Sunday, April 26
After passing through the dams, the river is much lower and the surrounding countryside is much flatter, producing some beautiful effects as the sun drops toward the horizon.
We stopped in Jingzhou, a small city by Chinese standards (about a million people). Here we visited a public school, one of three that Viking supports in China. Viking has provided equipment like computers and projectors and a new running track. But the school still seems hard-pressed. The desks are old and beat up, and the average glass size is 53.
Even so, the school seemed like an oasis in the middle of largely commercial and somewhat grubby area. The students welcomed us with drums and then some dance and martial arts performances. After that, our group went to a fifth-grade classroom. Each of us was escorted in by a student and led to a desk. My escort knew the back way in and got us quickly seated but didn’t seem to know any a English, so I had trouble making contact. Robin’s escort was charming, seemed to understand what Robin said, and was fluent in counting in English.
The teacher in the room was their English teacher, and she led them in a couple of a English songs, but her English didn’t seem to be good enough to talk to us, so Matthew interpreted and did most of the talking. At one point he asked if we had any teachers in our group. Several people raised their hands and one woman got up and taught the children to count to 10 in sign language.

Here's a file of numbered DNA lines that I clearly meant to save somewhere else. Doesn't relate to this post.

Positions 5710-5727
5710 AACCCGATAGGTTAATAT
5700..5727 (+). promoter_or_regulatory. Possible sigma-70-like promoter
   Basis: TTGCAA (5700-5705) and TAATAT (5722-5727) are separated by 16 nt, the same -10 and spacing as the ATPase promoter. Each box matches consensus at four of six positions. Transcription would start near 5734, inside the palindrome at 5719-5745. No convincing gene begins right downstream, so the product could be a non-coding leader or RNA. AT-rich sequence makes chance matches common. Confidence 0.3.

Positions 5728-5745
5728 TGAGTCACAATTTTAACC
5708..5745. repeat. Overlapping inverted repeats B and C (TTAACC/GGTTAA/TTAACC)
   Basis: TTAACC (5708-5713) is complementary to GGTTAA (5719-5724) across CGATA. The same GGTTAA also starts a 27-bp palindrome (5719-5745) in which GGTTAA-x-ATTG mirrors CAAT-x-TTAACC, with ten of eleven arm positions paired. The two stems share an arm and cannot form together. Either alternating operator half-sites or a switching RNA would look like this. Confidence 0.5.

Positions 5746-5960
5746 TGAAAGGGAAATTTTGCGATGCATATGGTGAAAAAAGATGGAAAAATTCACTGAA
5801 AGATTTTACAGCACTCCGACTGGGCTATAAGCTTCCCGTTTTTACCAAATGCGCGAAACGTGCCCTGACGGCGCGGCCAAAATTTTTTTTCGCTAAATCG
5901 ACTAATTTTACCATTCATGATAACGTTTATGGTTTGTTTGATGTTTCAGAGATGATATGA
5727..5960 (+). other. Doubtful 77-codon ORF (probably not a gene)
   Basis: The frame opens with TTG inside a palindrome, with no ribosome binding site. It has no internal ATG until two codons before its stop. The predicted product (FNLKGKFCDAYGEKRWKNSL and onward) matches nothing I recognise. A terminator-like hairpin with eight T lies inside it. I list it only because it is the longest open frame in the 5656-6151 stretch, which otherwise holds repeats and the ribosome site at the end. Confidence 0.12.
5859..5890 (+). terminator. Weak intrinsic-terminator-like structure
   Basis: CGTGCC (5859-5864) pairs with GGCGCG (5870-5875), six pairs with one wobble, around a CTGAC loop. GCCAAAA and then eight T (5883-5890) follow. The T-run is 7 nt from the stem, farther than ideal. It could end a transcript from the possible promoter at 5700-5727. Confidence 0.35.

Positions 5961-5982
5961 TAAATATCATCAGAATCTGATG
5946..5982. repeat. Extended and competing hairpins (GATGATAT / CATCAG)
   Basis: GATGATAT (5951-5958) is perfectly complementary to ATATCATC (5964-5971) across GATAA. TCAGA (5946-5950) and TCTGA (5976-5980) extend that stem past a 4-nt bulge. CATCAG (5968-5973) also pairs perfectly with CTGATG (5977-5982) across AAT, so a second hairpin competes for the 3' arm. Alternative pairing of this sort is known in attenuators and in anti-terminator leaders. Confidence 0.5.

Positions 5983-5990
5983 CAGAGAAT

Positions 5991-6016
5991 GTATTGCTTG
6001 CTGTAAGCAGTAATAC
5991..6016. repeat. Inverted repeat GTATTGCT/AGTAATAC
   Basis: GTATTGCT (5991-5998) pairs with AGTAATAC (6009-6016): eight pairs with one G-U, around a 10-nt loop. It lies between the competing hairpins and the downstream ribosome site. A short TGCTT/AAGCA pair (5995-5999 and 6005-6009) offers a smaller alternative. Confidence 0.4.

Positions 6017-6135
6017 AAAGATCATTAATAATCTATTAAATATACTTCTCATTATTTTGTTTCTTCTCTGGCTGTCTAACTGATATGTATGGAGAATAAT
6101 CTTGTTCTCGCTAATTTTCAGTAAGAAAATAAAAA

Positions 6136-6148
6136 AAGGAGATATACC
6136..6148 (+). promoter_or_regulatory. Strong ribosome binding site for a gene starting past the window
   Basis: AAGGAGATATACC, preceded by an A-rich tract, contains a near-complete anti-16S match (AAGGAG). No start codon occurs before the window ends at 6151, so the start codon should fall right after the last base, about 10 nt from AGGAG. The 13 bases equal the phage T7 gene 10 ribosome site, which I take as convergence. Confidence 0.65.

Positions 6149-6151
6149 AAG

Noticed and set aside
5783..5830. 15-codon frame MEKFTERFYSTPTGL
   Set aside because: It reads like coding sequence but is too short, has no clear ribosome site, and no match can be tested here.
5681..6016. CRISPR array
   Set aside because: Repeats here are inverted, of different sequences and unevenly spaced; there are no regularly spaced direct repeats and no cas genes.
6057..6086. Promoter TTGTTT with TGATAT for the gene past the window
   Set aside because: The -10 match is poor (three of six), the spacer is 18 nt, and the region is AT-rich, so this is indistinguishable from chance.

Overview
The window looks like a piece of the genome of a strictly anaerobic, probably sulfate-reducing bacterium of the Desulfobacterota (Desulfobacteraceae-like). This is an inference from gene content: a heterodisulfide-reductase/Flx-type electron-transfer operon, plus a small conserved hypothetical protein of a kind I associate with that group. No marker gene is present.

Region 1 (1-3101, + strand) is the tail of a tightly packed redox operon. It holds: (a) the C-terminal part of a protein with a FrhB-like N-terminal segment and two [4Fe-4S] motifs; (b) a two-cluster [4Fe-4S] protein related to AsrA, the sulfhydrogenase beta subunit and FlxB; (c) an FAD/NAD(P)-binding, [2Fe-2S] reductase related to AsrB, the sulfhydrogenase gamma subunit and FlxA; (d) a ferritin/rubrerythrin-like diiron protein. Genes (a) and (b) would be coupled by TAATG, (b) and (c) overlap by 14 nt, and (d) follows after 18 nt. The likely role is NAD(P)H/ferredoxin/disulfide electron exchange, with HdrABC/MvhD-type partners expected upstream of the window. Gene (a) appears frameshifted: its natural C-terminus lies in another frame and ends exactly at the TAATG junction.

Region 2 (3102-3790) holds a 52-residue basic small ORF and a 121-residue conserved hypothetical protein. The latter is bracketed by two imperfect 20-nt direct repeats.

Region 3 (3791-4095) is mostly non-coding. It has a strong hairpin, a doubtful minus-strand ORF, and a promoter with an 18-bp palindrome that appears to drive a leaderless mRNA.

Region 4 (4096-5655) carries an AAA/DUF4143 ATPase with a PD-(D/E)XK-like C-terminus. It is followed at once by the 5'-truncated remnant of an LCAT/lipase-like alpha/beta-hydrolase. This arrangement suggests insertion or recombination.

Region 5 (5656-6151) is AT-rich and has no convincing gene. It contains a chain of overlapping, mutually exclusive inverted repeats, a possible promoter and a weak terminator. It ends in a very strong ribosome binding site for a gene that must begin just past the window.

Over all, it was an interesting and pleasant experience, but it was a little uncomfortable having these children trotted out for our entertainment and enlightenment, and on a Sunday no less.
Matthew also talked some about his own educational experience and that of his daughter, who is preparing for her exams to enter high school. China offers nine years of free, compulsory education, but students must then be admitted to a high school, for which their parents must pay. Only about half of ninth graders make it into high school, and only about half of those go on to a college or university. That means that of the students we saw today only a quarter will finish college.
From Matthew’s description of his daughter’s life, it appears that the school day is about 12 hours, though with a two-hour break in the middle to go home for lunch.
The government is apparently considering changes in the system that will make it more like ours, but whether China has the resources to provide 12 years of free education is not clear.
After the school visit, we returned to the ship and sailed away. Lunch offerings included street food like chicken feet, pig’s tails, thousand-year-old eggs, and jellyfish salad. We passed, but one man at our table went back for seconds on chicken legs. Apparently they taste like chicken.
After lunch we had a brief tour of the wheelhouse. The ship has lots of modern equipment but the wheel in the wheelhouse was kind of disappointing, smaller than the steering wheel on your car.
Tomorrow we disembark in Wuhan to fly to Shanghai.